From the early oil fields in Pennsylvania to the hydroelectric generators built into the Hoover Dam, energy has been both a critical input to American manufacturing as well as a vital customer of manufacturing technology itself. While generally not one of the major consumers of manufacturing technology in a given month, the energy sector has been a steady customer, and several interesting buying patterns have emerged. This article will look at two of the most reliable consumers of manufacturing technology in the energy industry, the oil and electricity sectors, and examine historical trends and some recent developments that have impacted investment in new machinery.
Oil is the primary source of energy for multiple modes of transportation. Gasoline and jet fuel account for most of the output of a barrel of oil – nearly three quarters between them. The relationship between the price of oil and the industry’s demand for manufacturing technology has shown some divergent trends in the past. As oil prices rise, it takes some time for orders of manufacturing technology to also increase. It took a steady increase in the price of oil from January 2002 until mid-2005 before manufacturing technology orders increased at a much faster pace. Conversely, as oil prices drop, orders of manufacturing technology decrease rapidly. The price of oil lost more than half its value between July 2014 and January 2015, which led to a falloff in manufacturing technology orders to levels lower than the 2008 financial crisis. This pattern makes sense because producers need to see sustained increases in the price of oil to justify investing in more capacity. As the price drops, producers can forego additional investments and work with existing machinery at lower utilization rates.
Just prior to the COVID-19 shutdown and recession, orders of manufacturing technology from the oil industry were on a downward trend. Orders began to grow at a modest pace in early 2021; however, they began to slow again around October 2022. This low order activity was despite a near seven-fold increase in the price of oil. Rapidly rising interest rates and an administration perceived by the oil industry as unfriendly have likely caused some hesitation in the decision to invest in additional manufacturing technology in recent years.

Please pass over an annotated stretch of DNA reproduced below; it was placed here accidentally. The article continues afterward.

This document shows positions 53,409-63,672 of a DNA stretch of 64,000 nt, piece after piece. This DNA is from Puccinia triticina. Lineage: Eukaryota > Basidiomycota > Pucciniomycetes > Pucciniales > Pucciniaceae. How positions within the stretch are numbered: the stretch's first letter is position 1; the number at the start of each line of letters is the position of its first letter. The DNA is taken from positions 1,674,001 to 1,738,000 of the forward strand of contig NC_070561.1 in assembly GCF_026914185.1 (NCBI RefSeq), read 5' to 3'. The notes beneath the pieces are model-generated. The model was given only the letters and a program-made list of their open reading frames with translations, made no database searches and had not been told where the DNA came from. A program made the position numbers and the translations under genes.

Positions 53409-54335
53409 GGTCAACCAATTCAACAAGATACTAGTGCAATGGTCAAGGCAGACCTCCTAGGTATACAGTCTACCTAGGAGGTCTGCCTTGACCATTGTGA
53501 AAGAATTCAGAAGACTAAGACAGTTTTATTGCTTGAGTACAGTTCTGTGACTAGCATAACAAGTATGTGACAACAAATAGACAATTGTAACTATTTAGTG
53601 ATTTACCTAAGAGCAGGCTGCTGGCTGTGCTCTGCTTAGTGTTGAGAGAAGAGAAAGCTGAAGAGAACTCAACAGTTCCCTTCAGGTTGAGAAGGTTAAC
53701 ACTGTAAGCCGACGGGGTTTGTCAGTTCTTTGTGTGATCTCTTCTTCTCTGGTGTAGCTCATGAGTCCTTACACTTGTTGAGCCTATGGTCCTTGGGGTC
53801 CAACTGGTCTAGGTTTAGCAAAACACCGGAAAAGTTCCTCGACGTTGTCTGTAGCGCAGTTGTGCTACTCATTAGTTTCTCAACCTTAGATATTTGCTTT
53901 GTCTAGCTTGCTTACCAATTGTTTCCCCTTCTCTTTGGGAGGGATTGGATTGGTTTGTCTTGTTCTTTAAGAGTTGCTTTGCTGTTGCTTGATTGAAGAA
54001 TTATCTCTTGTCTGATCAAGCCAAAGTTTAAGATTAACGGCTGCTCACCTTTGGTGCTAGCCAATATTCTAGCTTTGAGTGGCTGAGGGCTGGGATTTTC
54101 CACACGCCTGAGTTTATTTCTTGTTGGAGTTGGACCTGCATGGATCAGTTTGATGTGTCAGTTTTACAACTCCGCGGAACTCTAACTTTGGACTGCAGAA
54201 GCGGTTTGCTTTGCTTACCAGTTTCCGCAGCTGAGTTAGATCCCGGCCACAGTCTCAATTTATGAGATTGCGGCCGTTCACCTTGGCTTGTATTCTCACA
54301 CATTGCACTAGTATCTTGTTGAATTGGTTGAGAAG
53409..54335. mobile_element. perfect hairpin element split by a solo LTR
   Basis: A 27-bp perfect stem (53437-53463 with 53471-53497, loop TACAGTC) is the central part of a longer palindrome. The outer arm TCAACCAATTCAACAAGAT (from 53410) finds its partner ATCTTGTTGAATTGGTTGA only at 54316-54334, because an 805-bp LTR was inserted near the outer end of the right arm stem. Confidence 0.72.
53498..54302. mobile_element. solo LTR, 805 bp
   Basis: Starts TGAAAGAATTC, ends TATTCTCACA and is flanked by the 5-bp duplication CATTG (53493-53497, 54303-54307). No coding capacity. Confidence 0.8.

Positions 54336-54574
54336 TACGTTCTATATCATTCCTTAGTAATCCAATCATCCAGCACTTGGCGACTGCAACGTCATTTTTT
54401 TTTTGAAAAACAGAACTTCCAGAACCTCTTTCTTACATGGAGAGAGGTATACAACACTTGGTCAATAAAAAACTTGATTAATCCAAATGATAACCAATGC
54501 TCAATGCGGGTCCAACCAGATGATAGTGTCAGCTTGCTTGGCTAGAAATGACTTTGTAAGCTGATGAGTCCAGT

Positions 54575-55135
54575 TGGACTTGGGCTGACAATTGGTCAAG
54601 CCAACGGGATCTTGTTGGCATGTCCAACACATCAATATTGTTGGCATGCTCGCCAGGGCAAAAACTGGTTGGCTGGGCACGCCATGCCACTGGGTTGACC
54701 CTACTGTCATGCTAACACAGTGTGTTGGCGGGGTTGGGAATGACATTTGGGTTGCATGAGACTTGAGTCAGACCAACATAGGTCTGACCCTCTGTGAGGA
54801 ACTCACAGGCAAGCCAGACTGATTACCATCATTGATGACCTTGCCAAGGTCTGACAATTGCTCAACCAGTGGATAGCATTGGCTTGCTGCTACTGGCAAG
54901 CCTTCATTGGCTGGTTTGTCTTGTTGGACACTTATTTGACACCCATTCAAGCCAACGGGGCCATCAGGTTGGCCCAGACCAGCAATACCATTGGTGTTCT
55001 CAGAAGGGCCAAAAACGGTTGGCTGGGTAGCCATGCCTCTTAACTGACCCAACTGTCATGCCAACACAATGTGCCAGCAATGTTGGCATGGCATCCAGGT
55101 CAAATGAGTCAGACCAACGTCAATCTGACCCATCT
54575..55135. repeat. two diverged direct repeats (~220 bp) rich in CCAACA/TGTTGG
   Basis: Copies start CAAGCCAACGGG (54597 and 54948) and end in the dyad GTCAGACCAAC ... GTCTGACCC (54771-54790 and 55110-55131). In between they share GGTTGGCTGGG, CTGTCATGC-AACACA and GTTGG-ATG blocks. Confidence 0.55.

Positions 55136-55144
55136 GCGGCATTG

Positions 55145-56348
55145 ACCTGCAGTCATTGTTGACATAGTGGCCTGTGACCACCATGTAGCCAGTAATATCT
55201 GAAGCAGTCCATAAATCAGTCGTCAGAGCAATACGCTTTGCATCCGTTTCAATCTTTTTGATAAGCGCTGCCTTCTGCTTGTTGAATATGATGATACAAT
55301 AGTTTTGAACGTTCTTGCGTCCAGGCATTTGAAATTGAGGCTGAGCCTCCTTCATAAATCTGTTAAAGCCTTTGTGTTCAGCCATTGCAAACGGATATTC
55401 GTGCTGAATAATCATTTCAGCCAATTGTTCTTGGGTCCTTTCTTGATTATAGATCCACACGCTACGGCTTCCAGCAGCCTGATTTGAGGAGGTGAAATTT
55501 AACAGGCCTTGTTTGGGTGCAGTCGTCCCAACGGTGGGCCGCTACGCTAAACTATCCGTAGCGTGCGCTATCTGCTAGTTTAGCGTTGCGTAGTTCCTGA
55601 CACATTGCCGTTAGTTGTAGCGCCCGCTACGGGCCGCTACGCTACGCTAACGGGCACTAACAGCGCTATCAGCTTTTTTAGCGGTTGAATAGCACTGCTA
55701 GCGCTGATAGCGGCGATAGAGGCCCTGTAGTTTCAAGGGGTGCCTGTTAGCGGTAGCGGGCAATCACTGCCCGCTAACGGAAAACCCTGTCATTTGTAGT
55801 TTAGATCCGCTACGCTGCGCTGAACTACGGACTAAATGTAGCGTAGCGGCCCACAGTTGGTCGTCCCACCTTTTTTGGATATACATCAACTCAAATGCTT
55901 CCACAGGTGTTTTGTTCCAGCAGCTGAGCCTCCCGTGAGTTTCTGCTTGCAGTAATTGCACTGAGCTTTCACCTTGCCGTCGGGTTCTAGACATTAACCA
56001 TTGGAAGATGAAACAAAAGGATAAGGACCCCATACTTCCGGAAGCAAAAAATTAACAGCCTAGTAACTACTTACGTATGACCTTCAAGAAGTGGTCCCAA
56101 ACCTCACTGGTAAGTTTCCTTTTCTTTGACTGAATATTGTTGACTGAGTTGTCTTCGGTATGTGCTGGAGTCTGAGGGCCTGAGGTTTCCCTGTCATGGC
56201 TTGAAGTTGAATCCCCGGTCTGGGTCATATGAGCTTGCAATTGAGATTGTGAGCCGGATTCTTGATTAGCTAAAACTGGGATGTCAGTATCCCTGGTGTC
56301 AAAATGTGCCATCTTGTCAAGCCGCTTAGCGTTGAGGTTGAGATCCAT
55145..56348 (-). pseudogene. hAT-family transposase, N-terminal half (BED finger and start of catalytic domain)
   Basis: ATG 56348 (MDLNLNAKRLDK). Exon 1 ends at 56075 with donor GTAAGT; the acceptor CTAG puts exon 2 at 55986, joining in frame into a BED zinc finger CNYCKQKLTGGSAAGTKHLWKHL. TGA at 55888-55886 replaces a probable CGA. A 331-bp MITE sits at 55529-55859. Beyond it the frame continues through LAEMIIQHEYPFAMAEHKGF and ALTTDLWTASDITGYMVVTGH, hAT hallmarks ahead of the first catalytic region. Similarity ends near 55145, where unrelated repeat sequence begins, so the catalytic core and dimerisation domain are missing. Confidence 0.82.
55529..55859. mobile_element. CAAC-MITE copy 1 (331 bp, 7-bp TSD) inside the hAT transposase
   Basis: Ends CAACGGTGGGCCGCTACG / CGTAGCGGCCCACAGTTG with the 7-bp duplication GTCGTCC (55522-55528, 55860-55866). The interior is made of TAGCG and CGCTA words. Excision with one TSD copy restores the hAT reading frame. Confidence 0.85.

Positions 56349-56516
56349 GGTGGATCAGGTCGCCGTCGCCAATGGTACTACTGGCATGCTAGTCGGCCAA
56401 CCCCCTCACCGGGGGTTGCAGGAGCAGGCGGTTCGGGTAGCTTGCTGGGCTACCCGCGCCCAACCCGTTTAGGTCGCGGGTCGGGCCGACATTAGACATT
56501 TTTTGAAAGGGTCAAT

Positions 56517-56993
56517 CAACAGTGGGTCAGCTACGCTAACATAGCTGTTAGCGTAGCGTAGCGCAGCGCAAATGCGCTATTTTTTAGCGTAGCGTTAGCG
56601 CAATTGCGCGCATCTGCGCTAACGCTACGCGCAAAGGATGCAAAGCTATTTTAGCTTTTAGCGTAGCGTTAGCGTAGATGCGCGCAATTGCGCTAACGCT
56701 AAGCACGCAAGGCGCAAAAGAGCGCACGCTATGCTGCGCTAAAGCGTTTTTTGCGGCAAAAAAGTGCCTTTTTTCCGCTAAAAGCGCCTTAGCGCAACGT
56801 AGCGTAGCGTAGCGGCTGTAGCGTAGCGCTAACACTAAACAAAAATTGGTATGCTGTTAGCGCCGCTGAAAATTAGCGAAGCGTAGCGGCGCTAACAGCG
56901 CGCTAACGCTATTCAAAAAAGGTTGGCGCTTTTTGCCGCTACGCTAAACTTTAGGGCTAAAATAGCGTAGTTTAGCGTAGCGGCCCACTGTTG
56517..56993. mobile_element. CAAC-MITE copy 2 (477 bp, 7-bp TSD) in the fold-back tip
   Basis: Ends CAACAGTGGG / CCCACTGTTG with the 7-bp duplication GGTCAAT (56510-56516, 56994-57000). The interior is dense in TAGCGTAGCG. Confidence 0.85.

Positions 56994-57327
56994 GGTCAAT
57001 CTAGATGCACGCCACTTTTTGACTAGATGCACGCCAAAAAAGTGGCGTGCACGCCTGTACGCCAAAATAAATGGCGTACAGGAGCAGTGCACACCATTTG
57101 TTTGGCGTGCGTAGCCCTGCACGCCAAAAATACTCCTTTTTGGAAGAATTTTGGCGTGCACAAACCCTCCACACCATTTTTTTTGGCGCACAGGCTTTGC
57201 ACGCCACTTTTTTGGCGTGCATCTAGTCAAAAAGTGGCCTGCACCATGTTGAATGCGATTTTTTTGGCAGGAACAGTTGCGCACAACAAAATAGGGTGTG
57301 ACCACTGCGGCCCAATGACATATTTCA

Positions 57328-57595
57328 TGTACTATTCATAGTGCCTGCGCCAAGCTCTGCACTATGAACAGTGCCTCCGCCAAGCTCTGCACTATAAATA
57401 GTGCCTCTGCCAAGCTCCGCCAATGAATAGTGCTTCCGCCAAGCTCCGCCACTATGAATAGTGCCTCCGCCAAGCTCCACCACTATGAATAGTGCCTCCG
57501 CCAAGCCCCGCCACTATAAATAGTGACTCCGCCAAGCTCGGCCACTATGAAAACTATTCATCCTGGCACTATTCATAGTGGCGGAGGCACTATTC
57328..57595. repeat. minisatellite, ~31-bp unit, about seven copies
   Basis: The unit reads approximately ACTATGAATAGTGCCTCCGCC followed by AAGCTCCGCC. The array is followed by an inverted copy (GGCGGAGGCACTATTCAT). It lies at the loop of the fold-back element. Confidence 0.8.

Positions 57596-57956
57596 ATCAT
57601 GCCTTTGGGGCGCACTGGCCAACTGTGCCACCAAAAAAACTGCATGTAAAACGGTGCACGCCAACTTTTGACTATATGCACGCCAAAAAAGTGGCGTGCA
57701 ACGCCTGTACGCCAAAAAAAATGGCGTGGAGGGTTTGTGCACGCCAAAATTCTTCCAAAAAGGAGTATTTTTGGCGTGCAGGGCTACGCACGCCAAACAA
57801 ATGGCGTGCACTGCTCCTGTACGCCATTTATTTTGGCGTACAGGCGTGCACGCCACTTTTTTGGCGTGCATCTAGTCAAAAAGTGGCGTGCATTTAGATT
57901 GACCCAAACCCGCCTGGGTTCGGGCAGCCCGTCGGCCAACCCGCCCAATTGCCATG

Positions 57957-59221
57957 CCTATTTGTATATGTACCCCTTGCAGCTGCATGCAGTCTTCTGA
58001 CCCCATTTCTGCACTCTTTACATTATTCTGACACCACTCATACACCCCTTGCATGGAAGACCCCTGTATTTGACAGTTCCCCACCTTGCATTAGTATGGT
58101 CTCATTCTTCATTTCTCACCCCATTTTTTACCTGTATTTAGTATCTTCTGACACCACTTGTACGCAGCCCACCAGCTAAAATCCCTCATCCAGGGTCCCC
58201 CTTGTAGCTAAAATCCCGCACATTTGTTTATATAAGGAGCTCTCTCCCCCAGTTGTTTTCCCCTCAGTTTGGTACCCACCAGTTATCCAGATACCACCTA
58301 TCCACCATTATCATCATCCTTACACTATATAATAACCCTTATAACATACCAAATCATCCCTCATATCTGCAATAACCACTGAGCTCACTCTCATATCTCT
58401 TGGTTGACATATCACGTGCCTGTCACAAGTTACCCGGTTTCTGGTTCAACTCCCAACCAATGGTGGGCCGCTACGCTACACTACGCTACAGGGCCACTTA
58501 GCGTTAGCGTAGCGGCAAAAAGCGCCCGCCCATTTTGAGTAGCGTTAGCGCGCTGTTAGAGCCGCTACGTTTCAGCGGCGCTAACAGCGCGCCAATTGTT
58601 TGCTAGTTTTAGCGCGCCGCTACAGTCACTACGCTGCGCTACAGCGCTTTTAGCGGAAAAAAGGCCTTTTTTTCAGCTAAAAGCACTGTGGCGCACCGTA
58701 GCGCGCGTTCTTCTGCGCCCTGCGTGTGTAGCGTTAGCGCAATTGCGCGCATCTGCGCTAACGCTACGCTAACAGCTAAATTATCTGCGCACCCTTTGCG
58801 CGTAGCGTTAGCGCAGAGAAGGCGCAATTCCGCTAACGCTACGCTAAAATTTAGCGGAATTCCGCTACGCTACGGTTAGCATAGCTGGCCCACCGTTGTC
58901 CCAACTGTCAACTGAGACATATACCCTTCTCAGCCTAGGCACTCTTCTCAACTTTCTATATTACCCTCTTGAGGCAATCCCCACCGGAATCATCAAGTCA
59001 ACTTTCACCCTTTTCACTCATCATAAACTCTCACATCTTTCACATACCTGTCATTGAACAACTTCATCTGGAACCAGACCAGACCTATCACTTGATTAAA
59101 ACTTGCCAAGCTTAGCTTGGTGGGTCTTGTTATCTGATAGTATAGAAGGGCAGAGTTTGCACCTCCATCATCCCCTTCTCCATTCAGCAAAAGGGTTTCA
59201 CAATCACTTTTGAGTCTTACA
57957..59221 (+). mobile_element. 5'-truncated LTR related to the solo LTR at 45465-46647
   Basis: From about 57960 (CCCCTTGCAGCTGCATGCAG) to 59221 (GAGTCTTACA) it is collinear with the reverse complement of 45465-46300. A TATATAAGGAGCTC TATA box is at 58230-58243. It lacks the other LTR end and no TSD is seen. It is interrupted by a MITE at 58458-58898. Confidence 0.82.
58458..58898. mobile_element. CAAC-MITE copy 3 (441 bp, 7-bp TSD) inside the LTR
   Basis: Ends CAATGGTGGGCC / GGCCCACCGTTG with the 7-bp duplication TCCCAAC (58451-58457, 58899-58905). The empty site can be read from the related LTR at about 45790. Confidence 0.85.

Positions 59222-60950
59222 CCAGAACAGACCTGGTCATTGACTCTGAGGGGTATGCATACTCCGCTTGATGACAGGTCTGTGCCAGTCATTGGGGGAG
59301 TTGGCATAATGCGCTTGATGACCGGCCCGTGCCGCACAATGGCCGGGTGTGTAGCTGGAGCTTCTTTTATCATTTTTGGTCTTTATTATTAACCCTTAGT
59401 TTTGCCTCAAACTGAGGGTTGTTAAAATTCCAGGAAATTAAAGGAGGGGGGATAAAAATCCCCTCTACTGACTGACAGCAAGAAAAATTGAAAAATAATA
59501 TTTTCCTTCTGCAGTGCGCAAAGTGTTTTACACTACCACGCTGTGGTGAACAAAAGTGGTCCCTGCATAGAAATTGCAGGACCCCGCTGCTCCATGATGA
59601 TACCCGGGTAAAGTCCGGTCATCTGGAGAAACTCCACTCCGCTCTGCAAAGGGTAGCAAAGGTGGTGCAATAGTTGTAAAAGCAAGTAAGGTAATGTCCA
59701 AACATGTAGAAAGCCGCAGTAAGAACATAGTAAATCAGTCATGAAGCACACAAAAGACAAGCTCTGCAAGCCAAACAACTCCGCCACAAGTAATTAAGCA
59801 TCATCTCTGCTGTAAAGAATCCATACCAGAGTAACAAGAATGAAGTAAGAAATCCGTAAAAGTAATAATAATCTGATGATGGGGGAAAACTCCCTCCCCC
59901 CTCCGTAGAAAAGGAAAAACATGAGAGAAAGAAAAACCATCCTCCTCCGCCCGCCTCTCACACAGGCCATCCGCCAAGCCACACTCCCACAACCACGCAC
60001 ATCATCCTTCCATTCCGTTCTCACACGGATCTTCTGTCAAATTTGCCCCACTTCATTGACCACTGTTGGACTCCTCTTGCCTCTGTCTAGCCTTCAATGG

Electric generation and distribution gained a lot of attention recently as electric vehicles became more popular, state and federal governments targeted funding at new energy projects, and grid reliability was threatened in multiple locations from extreme weather. There were two distinct spikes in orders of manufacturing technology from manufacturers of engines, turbines, and other power transmission technologies. The first began in late 2007 and peaked in summer 2008. This increase in orders coincided with the beginning of the transition from coal-fired power plants to ones run primarily on natural gas. In 2008, nearly half of all electricity generated came from coal. As of 2022, that number fell to less than 20%, with natural gas making up nearly 40% of electricity produced. The second major spike occurred in early 2023 and continues to push demand on an upward trend that we still see in the data today. As of August 2023, 36 states plus Washington, D.C., have enacted clean or renewable energy standards, which should spur more investments like the transition from coal to natural gas did. As of 2022, about 21% of electricity came from renewable sources, with most coming from wind sources, followed closely by hydroelectric.
The buying patterns of the oil and electricity sectors have changed over time and have historically been dependent on many outside factors. Government investment made in the last few years should begin to come online in the coming months and years, spurring demand for manufacturing technologies. While most of that spending may not have been fully seen in orders for manufacturing technology, recent extreme weather has accelerated orders for technology to help strengthen and improve the electric grid. Given the trends seen in the first half of 2023, the energy sector is likely to remain an important customer for manufacturing technology.
To read the rest of the Energy Issue of MT Magazine, click here.